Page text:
BOULDER - After coaching in the Olympics and in a dozen NCAA Basketball Tournaments (aka: The Big Dance), Ceal Barry is well-acquainted with the spotlight . . . but the dance floor?
Don't get her started.
Then again, let's do; it might be entertaining.
That's exactly how Barry, Colorado's legendary women's hoops coach turned administrator, is viewing an upcoming whirl on a very different hardwood - a dance floor at the Boulder Theater for Dancing With The Boulder Stars on Oct. 15.
The program features eight couples, half of those being local celebrities matched with either a professional dancer or one who knows his/her way around a ballroom without crunching too many toes.
CU will be well represented; in addition to Barry, now an associate athletic director/academics/student services, former men's basketball player David Kuosman (1986-89) is in the lineup. Kuosman now is a partner with Faegre & Benson, a Denver law firm.
Technically, the event can be tagged competitive. But it has a bigger purpose than crowning a couple. Audience members cast votes ($1 per vote) for their favorites, with proceeds benefitting the YWCA of Boulder County. (Ticket info: 303-786-7030 or bouldertheater.com)
"It's not so much a competition as a wonderful occasion," said Mike Durall, a freelance author/dancer who is paired with Barry.
Picture this: Barry doing the tango in a slinky, blazing red dress, replete with large flowers, even larger ruffles, and the outfit offset by a headpiece - the latter being an accessory which she vows "is not going to happen."
"Somebody suggested I dye my hair black or wear a long wig and pull it back and tie it into a knot," Barry said, offering the correct notion that she's really gotten into this.
You'll have to show up to see what happens with the headpiece or her hair, but Barry has not only gone along with the rest of the routine, she's - did you expect anything else? - immersed herself in it.
"It was one of those things where you go, 'If I'm going to do it, I'm going to do it full-tilt.' I'll be into it and do it the right way," she said.
The invitation to get involved came from a friend, Alice Swanson, who formerly worked for the Boulder Chamber of Commerce and now teaches a sales and marketing class at CU's Leeds School of Business.
Early this summer, Swanson, the dancing event's coordinator, approached Barry with the "I need a favor" line, which couldn't have been used unless they were good pals.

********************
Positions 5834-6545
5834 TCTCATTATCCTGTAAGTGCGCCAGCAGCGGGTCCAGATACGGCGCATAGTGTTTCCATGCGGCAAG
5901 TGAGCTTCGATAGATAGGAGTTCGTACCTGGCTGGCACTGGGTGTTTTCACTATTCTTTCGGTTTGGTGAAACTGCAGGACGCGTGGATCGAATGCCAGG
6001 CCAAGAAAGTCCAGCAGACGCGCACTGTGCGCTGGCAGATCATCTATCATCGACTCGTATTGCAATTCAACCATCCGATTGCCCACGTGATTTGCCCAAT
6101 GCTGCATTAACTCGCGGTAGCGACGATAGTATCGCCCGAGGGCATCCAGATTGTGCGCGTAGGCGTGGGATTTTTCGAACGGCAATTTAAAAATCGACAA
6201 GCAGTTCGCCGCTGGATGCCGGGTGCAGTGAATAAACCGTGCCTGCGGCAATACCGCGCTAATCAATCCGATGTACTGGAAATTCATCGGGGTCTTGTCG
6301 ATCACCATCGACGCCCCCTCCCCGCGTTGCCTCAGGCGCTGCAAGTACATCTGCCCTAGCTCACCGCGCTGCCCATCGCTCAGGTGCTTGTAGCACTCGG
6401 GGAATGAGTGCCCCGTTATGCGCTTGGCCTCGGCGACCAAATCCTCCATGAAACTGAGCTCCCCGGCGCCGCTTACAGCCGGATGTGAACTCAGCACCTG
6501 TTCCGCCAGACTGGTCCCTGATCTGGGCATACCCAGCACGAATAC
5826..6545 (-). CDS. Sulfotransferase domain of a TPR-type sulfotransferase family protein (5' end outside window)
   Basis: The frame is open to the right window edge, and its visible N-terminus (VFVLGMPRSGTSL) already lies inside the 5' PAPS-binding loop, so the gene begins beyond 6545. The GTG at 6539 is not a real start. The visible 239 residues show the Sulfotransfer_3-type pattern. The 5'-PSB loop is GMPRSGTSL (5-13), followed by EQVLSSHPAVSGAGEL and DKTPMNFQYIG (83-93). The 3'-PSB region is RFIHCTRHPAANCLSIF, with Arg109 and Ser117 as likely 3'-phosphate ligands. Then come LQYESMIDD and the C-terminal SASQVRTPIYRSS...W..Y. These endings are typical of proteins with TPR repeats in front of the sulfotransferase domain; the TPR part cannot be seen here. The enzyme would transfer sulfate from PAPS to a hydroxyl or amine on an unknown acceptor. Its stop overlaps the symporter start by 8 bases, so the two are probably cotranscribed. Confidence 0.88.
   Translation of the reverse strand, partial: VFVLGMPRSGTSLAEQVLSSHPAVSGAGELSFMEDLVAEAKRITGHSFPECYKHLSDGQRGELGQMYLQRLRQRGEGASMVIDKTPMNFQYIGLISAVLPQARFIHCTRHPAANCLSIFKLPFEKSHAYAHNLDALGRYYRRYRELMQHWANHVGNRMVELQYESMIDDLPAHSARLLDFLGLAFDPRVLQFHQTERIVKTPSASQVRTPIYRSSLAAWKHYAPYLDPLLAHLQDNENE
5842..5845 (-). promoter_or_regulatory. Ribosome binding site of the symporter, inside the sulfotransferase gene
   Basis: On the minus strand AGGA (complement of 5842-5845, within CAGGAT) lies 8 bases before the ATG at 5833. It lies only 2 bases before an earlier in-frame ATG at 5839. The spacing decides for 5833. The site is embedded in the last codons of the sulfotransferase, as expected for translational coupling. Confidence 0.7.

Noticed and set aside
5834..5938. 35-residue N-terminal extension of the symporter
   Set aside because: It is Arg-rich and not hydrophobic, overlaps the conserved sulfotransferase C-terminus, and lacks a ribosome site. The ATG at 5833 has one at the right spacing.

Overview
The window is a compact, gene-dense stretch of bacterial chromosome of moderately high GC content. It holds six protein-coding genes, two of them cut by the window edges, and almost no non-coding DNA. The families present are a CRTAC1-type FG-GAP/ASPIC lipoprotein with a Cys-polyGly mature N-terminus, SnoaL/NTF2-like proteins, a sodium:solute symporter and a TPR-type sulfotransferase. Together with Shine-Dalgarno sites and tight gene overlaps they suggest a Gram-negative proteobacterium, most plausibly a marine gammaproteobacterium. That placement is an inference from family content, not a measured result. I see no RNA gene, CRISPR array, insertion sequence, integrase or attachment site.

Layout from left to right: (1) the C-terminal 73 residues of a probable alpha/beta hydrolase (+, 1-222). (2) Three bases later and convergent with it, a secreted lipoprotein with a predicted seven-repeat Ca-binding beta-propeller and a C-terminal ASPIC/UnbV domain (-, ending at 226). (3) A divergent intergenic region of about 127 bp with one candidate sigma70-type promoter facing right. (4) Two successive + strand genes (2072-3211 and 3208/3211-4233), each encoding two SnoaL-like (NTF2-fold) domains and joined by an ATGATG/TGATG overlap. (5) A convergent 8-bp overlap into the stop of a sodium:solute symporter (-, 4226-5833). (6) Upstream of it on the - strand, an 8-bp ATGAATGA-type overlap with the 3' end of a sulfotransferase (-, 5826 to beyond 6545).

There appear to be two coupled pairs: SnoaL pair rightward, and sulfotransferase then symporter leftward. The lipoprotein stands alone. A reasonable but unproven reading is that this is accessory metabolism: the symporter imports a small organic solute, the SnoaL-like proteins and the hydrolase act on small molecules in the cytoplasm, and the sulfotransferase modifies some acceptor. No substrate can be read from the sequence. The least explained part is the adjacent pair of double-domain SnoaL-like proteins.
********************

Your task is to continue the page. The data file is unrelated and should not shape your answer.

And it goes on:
What's more, noted Barry, Swanson is "a fellow Kentuckian," which undoubtedly increased the odds of the favor being granted. Plus, Swanson promised, "You'll have a lot of fun and it's for a good cause."
"So, she got me on the good cause," Barry said. "I figured I could make a fool of myself for about three minutes for a good cause."
Barry was happy to get involved even though ballroom dancing was about as foreign to her as snake charming.
"I've never, ever taken any formal (dancing) training - not even ballet when I was five years old," Barry recalled. "But Alice said, 'Well, you're an athlete.' I said, 'No, Alice, I'm a coach.'
"It's funny, but it's kind of like athletics in the sense that I want to master the footwork. I want to get that down."
Helping her master the footwork (and all things tango) is Durall, who moved to Boulder from Austin, Texas, several years ago and said he took to dancing "like a duck to water."
The choreographer of their routine, Durall knew just a bit more about Barry's basketball background than Barry knew about the tango.
But after weeks of practice, he critiqued her as being "extremely good and a terrific sport . . . She's extraordinarily engaging, with a wonderful smile."
A week before the competition, Durall and Barry, who retired in 2005 as CU's most successful women's basketball coach, had practiced together for nine one-hour sessions, mostly in Carlson Gymnasium on campus.
They had three choices of dance - the fox trot, the Viennese waltz or the tango - and the latter was chosen, according to Barry, because "it was challenging, but not too challenging.
"I think I wanted to do something that was fun, and I think one was a little slow and the other I didn't think I could do. It just seemed to be a good fit; I thought I could do it without tearing my ACL.
"I've had to be very coachable. So the shoe's on the other foot now."
Barry knows a little about being coachable. Her teams posted 13 20-win seasons and won 427 games during her 22 seasons as the CU women's coach (510-284 overall career record).
She's worked in the NCAA Sweet 16 and Elite Eight, as well as serving on seven occasions with USA Basketball.
"Mike's worried about me freezing on 'game night,'" Barry said, chuckling. "I go, 'Mike, I'll be fine.' I'm not worried about that."
Truth be told, Durall isn't that worried either: "She's done a lot scarier things than this . . . hopefully, we'll be at the top of our game - and we will be. The audience is going to enjoy it."
But for Barry in the ballroom, it might be "one and done." If she's relished the opportunity to do a favor for a fellow Kentuckian, she concedes she might not strap on her slippers again anytime soon.
"I will hang up my dancing shoes," she said. "Maybe I'll spray 'em gold and put 'em up next to my 500-win game ball . . . but I'll probably miss it; it's been a lot of fun."